Percy and Connie Emert of Jersey Shore, Pennsylvania, trap squirrels in their yard to protect their bird feeders from raids. They normally release the squirrels elsewhere, but one squirrel stood out from the rest. Connie Emert saw a purple squirrel several times, but her husband did not believe her. Then it was caught in their squirrel trap Sunday and photographed. They relocated the purple squirrel on Tuesday, but those who saw the pictures are trying to figure out where the color came from. One theory is that it fell into a portable toilet and was covered in chemicals. Another is that it ingested too much bromide from molluscs or some other source. Or it could have been dyed. (Thanks, Brendan!)

Don't Bring a Crack Pipe to Drug Court

Stanley Ramos was arrested in Manatee County, Florida, on New Year's Eve for possession of a crack pipe, which a sheriff's deputy said was in plain view in Ramos' backpack. Ramos had a hearing Tuesday in connection with the case at the Manatee County Courthouse. As he was passing through the building's security checkpoint, he was found to be in possession of another crack pipe. Ramos completed his court appearance and was then arrested on a second charge of possessing drug paraphernalia.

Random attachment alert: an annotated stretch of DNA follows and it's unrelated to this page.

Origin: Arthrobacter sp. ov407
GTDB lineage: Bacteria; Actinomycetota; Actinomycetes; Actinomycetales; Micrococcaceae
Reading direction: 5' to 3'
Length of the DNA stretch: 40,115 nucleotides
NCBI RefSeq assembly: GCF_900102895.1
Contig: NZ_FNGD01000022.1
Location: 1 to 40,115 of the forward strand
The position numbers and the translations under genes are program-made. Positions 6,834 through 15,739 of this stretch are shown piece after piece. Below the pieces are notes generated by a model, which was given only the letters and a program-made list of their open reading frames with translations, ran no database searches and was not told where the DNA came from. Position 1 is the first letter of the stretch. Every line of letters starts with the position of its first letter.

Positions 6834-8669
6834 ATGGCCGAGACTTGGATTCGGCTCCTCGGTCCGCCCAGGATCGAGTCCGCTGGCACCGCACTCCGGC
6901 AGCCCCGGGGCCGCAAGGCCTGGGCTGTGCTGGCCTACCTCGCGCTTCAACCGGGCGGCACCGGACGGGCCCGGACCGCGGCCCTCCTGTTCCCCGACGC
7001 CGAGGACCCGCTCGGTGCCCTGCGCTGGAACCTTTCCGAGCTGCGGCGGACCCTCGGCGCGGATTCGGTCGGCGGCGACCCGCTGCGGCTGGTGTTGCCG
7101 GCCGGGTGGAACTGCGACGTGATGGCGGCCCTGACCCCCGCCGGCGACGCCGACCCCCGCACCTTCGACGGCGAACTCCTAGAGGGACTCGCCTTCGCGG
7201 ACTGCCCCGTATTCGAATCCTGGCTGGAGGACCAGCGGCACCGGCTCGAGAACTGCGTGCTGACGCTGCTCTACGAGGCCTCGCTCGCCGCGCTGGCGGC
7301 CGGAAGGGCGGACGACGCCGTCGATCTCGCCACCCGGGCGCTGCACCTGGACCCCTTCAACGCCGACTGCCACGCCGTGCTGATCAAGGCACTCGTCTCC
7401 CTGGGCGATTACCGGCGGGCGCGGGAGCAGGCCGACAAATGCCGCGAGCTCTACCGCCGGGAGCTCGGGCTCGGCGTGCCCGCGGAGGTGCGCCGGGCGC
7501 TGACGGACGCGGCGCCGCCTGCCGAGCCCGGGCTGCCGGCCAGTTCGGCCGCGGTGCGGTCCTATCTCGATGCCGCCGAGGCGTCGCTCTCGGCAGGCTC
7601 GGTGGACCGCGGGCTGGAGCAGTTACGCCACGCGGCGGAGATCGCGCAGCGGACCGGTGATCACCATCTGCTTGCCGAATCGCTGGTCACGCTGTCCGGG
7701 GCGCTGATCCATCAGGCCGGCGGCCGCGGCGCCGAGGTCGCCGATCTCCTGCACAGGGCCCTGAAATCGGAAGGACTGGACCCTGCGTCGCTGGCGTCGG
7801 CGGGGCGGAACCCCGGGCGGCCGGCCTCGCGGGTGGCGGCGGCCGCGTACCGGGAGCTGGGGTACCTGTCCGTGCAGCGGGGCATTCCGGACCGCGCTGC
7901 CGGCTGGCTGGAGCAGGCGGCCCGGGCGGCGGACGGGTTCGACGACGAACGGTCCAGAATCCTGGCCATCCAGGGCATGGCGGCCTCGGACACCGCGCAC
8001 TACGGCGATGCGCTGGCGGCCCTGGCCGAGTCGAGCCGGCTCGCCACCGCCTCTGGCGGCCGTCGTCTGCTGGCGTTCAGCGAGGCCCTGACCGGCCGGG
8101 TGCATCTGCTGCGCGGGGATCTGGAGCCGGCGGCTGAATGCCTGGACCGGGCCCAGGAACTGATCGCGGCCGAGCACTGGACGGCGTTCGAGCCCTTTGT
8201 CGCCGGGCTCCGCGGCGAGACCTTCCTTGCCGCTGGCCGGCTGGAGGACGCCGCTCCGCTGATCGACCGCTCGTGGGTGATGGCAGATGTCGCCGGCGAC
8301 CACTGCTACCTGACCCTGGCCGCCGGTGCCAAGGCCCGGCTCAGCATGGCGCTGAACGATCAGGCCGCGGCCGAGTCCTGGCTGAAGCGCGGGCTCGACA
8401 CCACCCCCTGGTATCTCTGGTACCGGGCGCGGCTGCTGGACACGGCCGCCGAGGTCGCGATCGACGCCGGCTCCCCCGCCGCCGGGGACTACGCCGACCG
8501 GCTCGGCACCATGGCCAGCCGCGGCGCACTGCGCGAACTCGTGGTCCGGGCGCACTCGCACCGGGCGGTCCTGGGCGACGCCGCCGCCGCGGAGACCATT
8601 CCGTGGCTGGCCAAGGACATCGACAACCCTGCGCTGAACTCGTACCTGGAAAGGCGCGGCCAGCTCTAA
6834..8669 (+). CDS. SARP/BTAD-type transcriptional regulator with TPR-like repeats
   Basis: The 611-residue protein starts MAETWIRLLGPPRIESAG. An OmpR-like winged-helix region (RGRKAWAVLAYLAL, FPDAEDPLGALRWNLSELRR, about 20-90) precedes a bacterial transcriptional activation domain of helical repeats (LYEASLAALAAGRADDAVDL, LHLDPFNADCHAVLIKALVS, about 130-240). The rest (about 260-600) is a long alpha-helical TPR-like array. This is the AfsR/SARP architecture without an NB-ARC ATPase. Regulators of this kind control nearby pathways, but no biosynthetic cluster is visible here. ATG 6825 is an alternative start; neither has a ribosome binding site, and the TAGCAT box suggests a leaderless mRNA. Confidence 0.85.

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Nom & Malc, Flickr // CC BY-NC-ND 2.0
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Food
Cheese Wheel Wedding Cakes Are a Funky Twist on an Old Tradition
Nom & Malc, Flickr // CC BY-NC-ND 2.0
Nom & Malc, Flickr // CC BY-NC-ND 2.0

If there’s ever a time you have permission to be cheesy, it’s on your wedding day. What better way to do so than with a pungent wedding cake made of actual wheels of cheese? According to Elite Daily, cheese wedding cakes are a real option for couples who share an affinity for dairy products.